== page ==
Feeds

Previously stable Greenland glaciers now rushing to the sea

Time to revise those projections of sea-level rise – upward

The next step in data security

A trio of glaciers in a vast region of northeastern Greenland previously thought to be stable are thinning and moving into the sea, forcing climate scientists to reevaluate their projections of sea-level rise upward.

"We're seeing an acceleration of ice loss," study coauthor Michael Bevis of Ohio State University told USA Today. "Now, there's more ice leaving than snow arriving."

Bevis and his team's research was published on Sunday in Nature Climate Change in a paper titled "Sustained mass loss of the northeast Greenland ice sheet triggered by regional warming."

Specifically, the paper reports that "the northeast Greenland ice stream, which extends more than 600 km into the interior of the ice sheet, is now undergoing sustained dynamic thinning, linked to regional warming, after more than a quarter of a century of stability."

This thinning and accelerating flow of the northeastern Greenland ice stream (NEGIS) "surprised everyone," Bevis said, seeing as how NEGIS had been relatively stable for a quarter century before "rapid dynamic thinning start[ed] some time between 2003 and 2006," as the paper reports, as ocean-surface ice melted and no longer blocked their advance.

Satellite image of Greenland, North America, and Wester Europe

Northeastern Greenland is so cold that its ice stream was thought to have been stable – until now

The team determined the thinning by conducting a wide range of different observations, including satellite and aircraft sensor readings and photographs, and bedrock-mounted GPS units that detect deformations in that bedrock due to changes in the weight of the ice sheet.

Taken together, the data points to the same conclusion: NEGIS is on the move, and its ice is finding its way into the sea, contributing to a sea-level rise. What's more, the loss of seaborne ice blocking the glaciers is allowing comparatively "warm subsurface ocean water" to slip between the glaciers and bedrock, contributing to "further instability near the grounding line."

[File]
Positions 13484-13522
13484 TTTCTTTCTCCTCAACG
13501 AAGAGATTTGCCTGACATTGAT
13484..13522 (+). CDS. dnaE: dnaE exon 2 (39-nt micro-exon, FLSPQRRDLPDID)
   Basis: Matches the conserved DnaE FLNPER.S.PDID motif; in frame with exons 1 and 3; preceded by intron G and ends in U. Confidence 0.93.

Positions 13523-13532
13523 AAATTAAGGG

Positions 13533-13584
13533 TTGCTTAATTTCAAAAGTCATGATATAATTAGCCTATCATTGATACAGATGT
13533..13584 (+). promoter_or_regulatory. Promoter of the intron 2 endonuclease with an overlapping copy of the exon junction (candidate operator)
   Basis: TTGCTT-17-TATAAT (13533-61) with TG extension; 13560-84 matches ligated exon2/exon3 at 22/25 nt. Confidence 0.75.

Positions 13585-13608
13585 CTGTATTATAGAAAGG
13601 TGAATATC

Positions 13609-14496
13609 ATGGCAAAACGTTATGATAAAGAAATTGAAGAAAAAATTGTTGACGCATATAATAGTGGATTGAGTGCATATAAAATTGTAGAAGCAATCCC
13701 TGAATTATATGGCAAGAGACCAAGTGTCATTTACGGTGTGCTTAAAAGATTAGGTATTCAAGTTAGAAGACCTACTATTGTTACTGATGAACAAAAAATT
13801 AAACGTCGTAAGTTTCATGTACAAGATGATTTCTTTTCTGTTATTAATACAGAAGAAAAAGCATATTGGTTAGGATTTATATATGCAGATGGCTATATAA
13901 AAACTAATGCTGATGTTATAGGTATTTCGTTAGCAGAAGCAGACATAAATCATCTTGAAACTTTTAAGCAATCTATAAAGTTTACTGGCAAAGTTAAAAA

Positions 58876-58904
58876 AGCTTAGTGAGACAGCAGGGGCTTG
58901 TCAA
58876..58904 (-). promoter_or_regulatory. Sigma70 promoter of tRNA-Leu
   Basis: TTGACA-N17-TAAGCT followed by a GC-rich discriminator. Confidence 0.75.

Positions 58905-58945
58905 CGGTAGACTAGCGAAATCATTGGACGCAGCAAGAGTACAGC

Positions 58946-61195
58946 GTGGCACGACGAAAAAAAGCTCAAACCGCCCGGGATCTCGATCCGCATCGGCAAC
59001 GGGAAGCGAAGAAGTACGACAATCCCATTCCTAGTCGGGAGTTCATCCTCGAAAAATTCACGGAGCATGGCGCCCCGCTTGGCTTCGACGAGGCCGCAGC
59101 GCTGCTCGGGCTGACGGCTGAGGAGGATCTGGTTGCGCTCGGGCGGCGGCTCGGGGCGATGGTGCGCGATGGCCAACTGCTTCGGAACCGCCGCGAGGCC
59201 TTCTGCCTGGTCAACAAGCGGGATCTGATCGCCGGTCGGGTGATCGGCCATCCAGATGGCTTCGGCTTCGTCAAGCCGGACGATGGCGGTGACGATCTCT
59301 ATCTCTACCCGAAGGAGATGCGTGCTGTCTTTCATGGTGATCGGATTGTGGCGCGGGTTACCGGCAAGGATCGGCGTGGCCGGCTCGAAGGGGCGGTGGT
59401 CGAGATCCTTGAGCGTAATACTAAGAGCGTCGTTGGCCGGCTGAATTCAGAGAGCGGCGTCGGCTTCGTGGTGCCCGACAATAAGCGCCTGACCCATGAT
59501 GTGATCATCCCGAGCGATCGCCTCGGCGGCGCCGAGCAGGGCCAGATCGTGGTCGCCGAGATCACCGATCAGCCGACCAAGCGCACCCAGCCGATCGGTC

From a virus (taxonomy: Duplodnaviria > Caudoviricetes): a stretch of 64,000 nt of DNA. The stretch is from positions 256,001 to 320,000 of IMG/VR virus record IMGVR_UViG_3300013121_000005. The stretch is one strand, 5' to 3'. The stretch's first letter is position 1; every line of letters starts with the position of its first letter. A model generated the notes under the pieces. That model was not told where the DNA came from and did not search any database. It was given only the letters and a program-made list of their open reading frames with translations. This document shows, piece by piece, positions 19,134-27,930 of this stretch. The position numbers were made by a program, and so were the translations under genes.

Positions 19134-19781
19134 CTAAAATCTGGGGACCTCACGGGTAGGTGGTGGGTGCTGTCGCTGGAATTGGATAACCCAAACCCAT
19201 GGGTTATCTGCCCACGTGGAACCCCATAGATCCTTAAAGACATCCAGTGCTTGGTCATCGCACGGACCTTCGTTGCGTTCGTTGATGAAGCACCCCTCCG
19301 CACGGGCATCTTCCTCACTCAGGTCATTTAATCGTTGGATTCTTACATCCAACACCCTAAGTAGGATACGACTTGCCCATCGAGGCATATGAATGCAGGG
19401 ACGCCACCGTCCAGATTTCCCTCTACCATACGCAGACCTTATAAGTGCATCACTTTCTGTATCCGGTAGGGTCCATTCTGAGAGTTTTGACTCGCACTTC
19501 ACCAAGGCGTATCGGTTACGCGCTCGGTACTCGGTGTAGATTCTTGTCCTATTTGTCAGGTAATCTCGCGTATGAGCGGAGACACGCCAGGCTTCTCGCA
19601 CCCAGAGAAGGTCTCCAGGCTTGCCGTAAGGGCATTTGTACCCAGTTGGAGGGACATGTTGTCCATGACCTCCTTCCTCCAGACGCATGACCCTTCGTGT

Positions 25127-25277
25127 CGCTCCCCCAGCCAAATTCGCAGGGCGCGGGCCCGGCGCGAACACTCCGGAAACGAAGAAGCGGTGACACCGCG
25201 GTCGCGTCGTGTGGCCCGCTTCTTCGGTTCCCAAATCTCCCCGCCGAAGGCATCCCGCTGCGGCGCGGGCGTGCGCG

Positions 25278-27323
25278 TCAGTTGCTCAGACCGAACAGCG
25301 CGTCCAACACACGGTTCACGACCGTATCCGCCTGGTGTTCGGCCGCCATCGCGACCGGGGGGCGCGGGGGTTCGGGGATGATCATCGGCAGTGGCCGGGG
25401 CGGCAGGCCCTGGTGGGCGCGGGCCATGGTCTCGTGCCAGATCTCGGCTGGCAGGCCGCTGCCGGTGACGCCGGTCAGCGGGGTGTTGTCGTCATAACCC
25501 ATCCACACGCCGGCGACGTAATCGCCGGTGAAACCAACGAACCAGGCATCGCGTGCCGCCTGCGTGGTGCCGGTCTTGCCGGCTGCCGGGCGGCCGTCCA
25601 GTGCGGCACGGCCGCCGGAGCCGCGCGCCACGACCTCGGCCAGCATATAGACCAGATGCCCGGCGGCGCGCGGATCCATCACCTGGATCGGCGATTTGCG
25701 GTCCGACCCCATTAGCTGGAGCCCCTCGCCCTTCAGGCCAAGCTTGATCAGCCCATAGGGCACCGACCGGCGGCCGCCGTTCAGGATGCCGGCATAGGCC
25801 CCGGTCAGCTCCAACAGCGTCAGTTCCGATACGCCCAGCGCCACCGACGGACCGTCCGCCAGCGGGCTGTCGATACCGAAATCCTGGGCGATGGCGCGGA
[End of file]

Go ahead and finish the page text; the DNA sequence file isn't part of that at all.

NEGIS and its three outlet glaciers – the Nioghalvfjerdsfjorden Glacier (also called 79 North), Zachariae Isstrøm, and Storstrømmen Glacier – are not to be confused with the Jakobshavn Isbræ (Danish for "glacier") in western Greenland, which as The Reg reported last month, is already known to be accelerating and increasing its contribution to sea-level rise.

Referring to NEGIS, the paper notes that "this sector of the Greenland ice sheet is of particular interest, because the drainage basin area covers 16 per cent of the ice sheet (twice that of Jakobshavn Isbræ)." It's also of particular interest because since NEGIS and its three-outlet glaciers had been thought to be stable, their contribution to sea-level rise has not been factored into existing models, which will now need to be revised – upward.

The Jakobshavn Isbræ remains the badass when it comes to glacial melt into the ocean, contributing approximately 30 metric gigatons of water into the sea each year, on average. That said, NEGIS' Zachariae Isstrøm is already contributing around 10 metric gigatons per year now – up from nothing just a few years back – and one of the paper's coauthors, Shfaqat Khan of the Technical University of Denmark, told E&E that ice loss in northeastern Greenland is now 15 to 20 metric gigatons and increasing.

"This is the first time anyone has ever observed a sudden acceleration of ice loss in the downhill (outlet) portions of a really long ice stream," Ohio States' Bevis told Mashable. "So, we are in terra incognito."

That said, the paper's conclusion is sobering. "As recent model projections suggest, ocean warming around Greenland may reach almost double the global mean by 2100 and the recent assessment report of snow, water, ice and permafrost in the Arctic projects the largest and most pronounced air temperature increase over northeast Greenland, increasing the risk of continued mass loss from this sector of Greenland."

About those IPCC sea-level projections? Apparently climate scientists now need to tweak their models. ®

New hybrid storage solutions

More from The Register

next story
PORTAL TO ELSEWHERE scried in small galaxy far, far away
Supermassive black hole dominates titchy star formation
Bacon-related medical breakthrough wins Ig Nobel prize
Is there ANYTHING cured pork can't do?
Boffins say they've got Lithium batteries the wrong way around
Surprises at the nano-scale mean our ideas about how they charge could be all wrong
Edge Research Lab to tackle chilly LOHAN's final test flight
Our US allies to probe potential Vulture 2 servo freeze
Europe prepares to INVADE comet: Rosetta landing site chosen
No word yet on whether backup site is labelled 'K'
Cracked it - Vulture 2 power podule fires servos for 4 HOURS
Pixhawk avionics juice issue sorted, onwards to Spaceport America
Archaeologists and robots on hunt for more Antikythera pieces
How much of the world's oldest computer can they find?
prev story

Whitepapers

Secure remote control for conventional and virtual desktops
Balancing user privacy and privileged access, in accordance with compliance frameworks and legislation. Evaluating any potential remote control choice.
WIN a very cool portable ZX Spectrum
Win a one-off portable Spectrum built by legendary hardware hacker Ben Heck
Intelligent flash storage arrays
Tegile Intelligent Storage Arrays with IntelliFlash helps IT boost storage utilization and effciency while delivering unmatched storage savings and performance.
High Performance for All
While HPC is not new, it has traditionally been seen as a specialist area – is it now geared up to meet more mainstream requirements?
Beginner's guide to SSL certificates
De-mystify the technology involved and give you the information you need to make the best decision when considering your online security options.